Saturday, November 16, 9 p.m.
Rozz-Tox, 2108 Third Avenue, Rock Island IL
Baltimore-based Ami Dang and Chicago musician Bill MacKay perform at Rock Island venue Rozz-Tox on November 16.
Ami Dang's music sketches out a hybridized vision of experimental yet accessible songwriting and production that spans the many disciplines and levels of the American and diasporic international undergrounds in which she has created. As a fixture of the Baltimore DIY scene for years, Dang has been an ambassador of cross-fertilization between far-flung styles including North Indian classical music, bedroom-pop beat-making, and extended drone and ambient exercises. Led by her emotive, masterful sitar playing, her tracks find room for moments of ethereal improvisation and swooning lead lines, along with details of electronic production and synth performance that re-contextualize her lead instrument against diverse soundscapes.
The description “East meets West” feels like it fundamentally misses that which makes her music so striking, because at this point, many of the tropes that she incorporates in her music can’t be localized to one region or tradition. Aside from the presence of the sitar, which clearly grounds her work in the South Asian canon, she deals in electronic elements that have no easy reference point. Is it Tangerine Dream-style Berlin School synth arrangement? Is it omnivorous sculpting in digital audio workspace that evokes the work of polyglots such as Aisha Devi, Holly Herndon, or Eartheater? Is it a post-minimalist update of the work of eternally returning drone forerunners including Terry Riley and La Monte Young – or, perhaps more accurately, one step back to the bottomless kirana gharana singing of their teacher, the original drone progenitor Pandit Pran Nath? It is all of these things and more.
Dang’s most recent release, 2019’s lush LP Parted Plains, displays all the skills that have come to shape her practice to date. The transfixing “Bopoluchi” flows through a series of cascading sitar melodies all while a backdrop of high-definition synthesis broods and percolates into motion behind them. The track’s final minute or so soars into glorious cross-pollinated aural territory, where the intensifying lines from her instrument flow in time with patches of fine-grain, hyper-textural synth – with chubby bass notes and contoured washes that sound like they were sourced from the circuits of a classic Buchla synth. Album highlight “Sohni” hits hard with its over-layered network of sitar tones, blasting out with a stereo spread in which every corner is filled with percolating, twanged melody. Moments like these, when Dang sidesteps typical conventions of live performance and allows her instrument to cross the uncanny valley into the realm of fine-tuned digital arrangement, attest to her vision as a producer and her sense of the heights to which her tools can raise her music. The track manages to evoke touchstones as disparate as the guitar orchestras of Glenn Branca, the looped melodic excursions of Noveller, and the existential dread of large, doomsday, post-rock ensembles such as A Silver Mount Zion. “Souterrain,” the towering closer of Parted Plains, peels back the layers of electronic ornamentation to allow Dang’s sitar to take center stage as it pours out gently reverbed melodies. Around a minute in, however, an ominous synth arpeggio bassline creeps into the mix along with torrents of raw electronic tone. From there, the track navigates a tightrope between swelling synth abandon and crystalline lead voices, culminating in a triumphant web of bubbling synth tones.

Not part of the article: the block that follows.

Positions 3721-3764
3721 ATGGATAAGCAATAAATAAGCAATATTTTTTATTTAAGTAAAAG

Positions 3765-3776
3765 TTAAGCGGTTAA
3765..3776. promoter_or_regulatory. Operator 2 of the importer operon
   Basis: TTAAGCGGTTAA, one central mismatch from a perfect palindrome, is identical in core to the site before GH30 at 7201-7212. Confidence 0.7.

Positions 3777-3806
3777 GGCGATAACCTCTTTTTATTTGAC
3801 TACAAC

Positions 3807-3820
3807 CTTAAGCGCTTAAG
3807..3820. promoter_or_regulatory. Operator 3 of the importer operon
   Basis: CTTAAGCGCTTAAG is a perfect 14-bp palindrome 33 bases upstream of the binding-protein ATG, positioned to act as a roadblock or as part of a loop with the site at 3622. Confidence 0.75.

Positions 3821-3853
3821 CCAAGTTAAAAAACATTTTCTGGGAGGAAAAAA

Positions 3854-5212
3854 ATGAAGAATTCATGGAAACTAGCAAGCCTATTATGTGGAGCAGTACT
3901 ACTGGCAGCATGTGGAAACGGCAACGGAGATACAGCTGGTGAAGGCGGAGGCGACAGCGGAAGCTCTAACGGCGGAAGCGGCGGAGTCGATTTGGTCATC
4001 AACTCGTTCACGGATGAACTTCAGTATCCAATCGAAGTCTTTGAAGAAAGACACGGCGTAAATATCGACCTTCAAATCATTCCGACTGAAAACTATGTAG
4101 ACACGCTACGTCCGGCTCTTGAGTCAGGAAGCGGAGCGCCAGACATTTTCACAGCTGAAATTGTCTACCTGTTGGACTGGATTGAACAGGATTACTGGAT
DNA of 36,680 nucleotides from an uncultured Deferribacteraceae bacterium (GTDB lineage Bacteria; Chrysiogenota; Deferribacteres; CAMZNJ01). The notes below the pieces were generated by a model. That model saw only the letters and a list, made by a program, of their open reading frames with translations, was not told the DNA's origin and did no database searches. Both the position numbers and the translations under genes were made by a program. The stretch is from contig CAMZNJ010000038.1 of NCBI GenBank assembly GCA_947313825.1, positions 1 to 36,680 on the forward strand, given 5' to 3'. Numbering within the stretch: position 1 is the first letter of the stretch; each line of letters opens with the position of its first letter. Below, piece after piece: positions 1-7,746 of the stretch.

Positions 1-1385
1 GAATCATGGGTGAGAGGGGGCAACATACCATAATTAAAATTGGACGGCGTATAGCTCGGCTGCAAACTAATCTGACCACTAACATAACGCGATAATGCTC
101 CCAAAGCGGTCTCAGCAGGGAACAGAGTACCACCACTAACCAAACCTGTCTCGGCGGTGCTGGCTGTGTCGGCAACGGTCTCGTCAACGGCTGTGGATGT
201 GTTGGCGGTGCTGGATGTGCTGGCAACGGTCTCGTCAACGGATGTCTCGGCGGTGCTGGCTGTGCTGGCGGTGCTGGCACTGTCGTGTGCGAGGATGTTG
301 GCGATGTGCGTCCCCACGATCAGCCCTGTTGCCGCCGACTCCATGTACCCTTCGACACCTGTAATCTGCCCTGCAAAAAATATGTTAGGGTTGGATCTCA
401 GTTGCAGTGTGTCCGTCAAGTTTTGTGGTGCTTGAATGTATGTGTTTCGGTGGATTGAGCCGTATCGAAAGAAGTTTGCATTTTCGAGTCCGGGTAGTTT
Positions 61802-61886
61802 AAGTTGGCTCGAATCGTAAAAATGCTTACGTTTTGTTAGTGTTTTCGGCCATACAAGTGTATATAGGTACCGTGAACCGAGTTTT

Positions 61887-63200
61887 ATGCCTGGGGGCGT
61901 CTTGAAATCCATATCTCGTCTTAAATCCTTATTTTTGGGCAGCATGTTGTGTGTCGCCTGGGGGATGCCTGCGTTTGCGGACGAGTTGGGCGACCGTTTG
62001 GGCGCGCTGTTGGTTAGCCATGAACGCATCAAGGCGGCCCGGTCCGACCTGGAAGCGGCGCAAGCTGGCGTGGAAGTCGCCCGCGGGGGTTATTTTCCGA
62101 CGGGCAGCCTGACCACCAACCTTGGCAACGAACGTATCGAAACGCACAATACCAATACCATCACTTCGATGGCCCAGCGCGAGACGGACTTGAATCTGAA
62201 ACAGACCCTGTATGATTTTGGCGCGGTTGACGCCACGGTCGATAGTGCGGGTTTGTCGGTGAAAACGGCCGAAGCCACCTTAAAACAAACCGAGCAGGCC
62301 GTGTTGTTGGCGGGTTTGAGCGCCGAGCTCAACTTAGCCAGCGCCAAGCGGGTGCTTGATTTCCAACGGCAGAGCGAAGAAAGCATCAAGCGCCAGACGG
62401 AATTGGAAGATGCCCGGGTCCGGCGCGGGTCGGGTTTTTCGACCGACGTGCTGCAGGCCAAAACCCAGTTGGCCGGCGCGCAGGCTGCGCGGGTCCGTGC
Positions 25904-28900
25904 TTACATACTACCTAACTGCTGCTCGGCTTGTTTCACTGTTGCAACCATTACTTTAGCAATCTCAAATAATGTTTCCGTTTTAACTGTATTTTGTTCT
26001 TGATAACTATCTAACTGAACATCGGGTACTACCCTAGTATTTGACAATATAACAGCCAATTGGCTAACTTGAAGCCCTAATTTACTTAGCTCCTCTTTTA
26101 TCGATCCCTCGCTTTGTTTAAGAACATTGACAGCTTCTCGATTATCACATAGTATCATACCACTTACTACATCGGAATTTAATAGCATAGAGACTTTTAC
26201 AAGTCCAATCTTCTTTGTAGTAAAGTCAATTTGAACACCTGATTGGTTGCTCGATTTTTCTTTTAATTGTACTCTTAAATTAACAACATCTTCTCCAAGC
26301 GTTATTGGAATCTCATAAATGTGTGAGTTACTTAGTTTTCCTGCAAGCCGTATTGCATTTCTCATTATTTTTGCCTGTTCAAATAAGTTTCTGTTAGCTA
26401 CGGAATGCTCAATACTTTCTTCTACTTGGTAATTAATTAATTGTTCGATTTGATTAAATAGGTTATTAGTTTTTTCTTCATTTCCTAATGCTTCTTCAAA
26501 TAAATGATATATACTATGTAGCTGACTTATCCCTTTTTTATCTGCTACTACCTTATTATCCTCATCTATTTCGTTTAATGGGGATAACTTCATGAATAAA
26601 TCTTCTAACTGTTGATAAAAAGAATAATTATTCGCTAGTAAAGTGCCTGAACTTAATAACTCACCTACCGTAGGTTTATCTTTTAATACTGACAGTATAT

Chicago-based journeyman guitarist Bill McKay joins Dang on the November 16 bill, bringing along his achingly beautiful post-American Primitive style finger-picked guitar work and nuanced songwriting. This year, MacKay added the solo record Fountain Fire to his deep catalog of both solo records and albums in duo formation with luminaries including Ryley Walker and Matt Lux. Released via venerable Chicago mainstay label Drag City, Fountain Fire captures exactly what makes MacKay a continuing source of plucked-out-of-time six string mastery. The album splits the difference between dynamic improvisational leads and off-the-cuff riffing with composed passages in which additional guitars, keyboards, and subtle synths provide accompanying harmonies. The glistening “Welcome” seduces us with its jazzy chord structures and juxtaposed electric and acoustic guitar tones, hitting some sweet spot between progressive English folk and pastoral mountain rock. “Try It On” slinks its way up through ascending melodies of open-tuned folk grandeur, and gives us the welcome addition of MacKay’s own lovely vocals to the mix – sounding as much like a beleaguered songwriter stranded in a cabin in the forest as an urban troubadour making sense of his place in the sprawling landscape of Chicago. The monumental “Dragon County” closes out Fountain Fire on a high note as MacKay’s guitar playing combines fluid comping, languid slide textures, and a more formless, quick wrist style that provides the harmonic bedrock for the other elements. MacKay builds tension throughout its six-minute run time, letting each layer of guitar shine in the spotlight before sinking back into the mist. His jittering electric leads, though, demand our attention as complex details within the stew of sounds, cast off with distinct effect processing and fleet-fingered melodic phrasings.
Ami Dang and Bill MacKay play Rozz-Tox on November 16 with an opening set by Idpyramid, admission to the 9 p.m. is $10-15, and more information on the night is available by calling (309)200-0978 or visiting RozzTox.com.